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Home Rulings MCDONALD’S / SUPER MAC BURGER COMPETITION / D NORVAL / 2018 – 8258F

MCDONALD’S / SUPER MAC BURGER COMPETITION / D NORVAL / 2018 – 8258F

Douglas Norval lodged a consumer complaint against the Respondent’s in-store display promoting Super Mac Burger Competition.

The in-store display states, inter alia, that:

- "R150 MILLION IN GUARANTEED REWARDS”;

- PRIZES TO BE WON- Fashion vouchers, kids activities, toy vouchers and more!”.

"New Grand Big Mac™. R59.90 Medium Meal. LIMITED TIME”

At the bottom it states "Promotion runs from 1 June-31 July 2018. At participating restaurants. While stocks last. R2 will be added if a sugary drink variant is chosen.” 

COMPLAINT

The Complainant submitted that the advertisements are placed on the main entrance and in the centre of the menu displays, but the competition ended on 31 July 2018. The information is only shown in a very small writing under the second, not related product, at the bottom of the display.

RELEVANT CLAUSE OF THE CODE OF ADVERTISING PRACTICE

In light of the complaint the Directorate considered Clause 4.2.1 of Section II (Misleading claims) to be relevant.

RESPONSE

The Respondent submitted that all McDonald’s restaurants were instructed that, at the end of the promotion period (or when all rewards vouchers had been redeemed), all promotional material in respect of the promotion should be removed from the restaurant. It appears that the Grand Big Mac promotional material had not been removed from the Beyers Naude Drive restaurant on 31 July 2018 or on the date that the restaurant issued its final voucher. (It should be noted that certain restaurants still had rewards vouchers available during the month of August and as such, and in accordance with the promotion rules, were permitted to display promotional material and issue rewards vouchers to customers beyond 31 July 2018.)

The Respondent argued that, based on the fact that all McDonald’s restaurants were instructed to remove the posters at the end of the Grand Big Mac promotion, it is clear that there was an oversight by restaurant manager. In the circumstances, it is clear that this situation was a service level error at the particular McDonald’s restaurant in question rather than misleading advertising. The restaurant (and all other McDonald’s restaurants) has again been informed to remove all outdated promotional material for the promotion.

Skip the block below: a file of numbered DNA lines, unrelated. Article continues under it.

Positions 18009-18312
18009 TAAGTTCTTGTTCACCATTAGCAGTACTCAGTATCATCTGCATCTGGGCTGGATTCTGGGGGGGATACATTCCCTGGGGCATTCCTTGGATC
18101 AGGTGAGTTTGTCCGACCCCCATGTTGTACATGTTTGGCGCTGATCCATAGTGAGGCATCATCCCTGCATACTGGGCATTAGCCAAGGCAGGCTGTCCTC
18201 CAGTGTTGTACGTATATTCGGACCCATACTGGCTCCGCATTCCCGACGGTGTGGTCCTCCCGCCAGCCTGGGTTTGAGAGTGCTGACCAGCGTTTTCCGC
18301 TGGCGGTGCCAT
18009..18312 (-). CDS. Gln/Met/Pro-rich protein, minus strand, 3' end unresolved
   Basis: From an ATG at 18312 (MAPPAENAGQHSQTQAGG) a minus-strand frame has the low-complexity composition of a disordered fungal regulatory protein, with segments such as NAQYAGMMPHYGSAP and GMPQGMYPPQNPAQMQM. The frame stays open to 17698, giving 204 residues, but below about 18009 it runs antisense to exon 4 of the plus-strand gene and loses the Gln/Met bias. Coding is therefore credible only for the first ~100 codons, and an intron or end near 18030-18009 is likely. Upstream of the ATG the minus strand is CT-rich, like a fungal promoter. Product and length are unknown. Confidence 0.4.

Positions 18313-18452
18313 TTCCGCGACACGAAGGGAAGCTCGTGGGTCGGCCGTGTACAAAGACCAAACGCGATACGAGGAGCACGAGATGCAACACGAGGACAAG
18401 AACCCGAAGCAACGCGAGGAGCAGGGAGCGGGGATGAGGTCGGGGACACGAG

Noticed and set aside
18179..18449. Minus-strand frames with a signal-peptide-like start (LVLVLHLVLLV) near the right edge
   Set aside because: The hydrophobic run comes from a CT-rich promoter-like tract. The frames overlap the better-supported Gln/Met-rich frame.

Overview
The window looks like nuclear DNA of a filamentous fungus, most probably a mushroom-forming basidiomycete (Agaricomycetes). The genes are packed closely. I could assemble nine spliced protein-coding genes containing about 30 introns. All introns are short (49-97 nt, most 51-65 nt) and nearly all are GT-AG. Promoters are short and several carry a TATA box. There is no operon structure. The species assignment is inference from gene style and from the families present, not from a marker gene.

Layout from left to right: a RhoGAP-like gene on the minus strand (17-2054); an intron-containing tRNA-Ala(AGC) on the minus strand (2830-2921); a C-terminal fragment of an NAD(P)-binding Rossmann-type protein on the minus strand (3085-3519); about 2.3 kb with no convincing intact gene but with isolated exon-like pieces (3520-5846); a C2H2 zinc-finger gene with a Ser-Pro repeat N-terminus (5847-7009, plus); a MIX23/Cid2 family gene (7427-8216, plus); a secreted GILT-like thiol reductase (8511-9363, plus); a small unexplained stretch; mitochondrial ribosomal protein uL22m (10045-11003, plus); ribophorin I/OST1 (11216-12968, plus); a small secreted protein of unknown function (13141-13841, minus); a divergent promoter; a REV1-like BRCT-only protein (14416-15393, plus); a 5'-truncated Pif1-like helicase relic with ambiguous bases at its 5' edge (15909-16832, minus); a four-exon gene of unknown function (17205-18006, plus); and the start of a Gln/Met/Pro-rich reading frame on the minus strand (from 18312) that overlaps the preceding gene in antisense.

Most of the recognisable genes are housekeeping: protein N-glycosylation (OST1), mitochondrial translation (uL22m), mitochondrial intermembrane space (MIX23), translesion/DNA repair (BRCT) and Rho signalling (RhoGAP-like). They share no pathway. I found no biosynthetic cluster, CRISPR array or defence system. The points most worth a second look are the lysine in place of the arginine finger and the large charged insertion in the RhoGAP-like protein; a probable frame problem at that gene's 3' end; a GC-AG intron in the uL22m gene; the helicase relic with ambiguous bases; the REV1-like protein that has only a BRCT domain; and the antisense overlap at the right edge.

Notwithstanding the above, it acknowledges that the customer is entitled to receive what was offered to him on the menu board. As other McDonald's restaurants still have rewards vouchers in their possession, it would like to offer the Complainantt the promotional rewards that he would have been entitled to had the promotion still been running at the Beyers Naude restaurant.

ASA DIRECTORATE RULING

The ASA Directorate considered all the relevant documentation submitted by the respective parties.

Clause 4.2.1 of Section II stipulates that advertisements should not contain any statement or visual presentation which, directly or by implication, omission, ambiguity, inaccuracy, exaggerated claim or otherwise, is likely to mislead the consumer.

The Respondent argued that all McDonald’s restaurants were instructed to remove the posters at the end of the Grand Big Mac promotion, and it is clear that there was an oversight by restaurant manager. The restaurant (and all other McDonald’s restaurants) has again been informed to remove all outdated promotional material for the promotion. 

The Respondent also offered the Complainant a voucher.

The ASA has a long standing principle which holds that where an advertiser provides an unequivocal undertaking to amend or remove its advertising in a manner that addresses the concerns raised, the undertaking is accepted without considering the merits of the matter.

The undertaking is therefore accepted on condition that the advertising is amended or removed in its current format within the deadlines stipulated in Clause 15.3 of the Procedural Guide, and is not used again in future.


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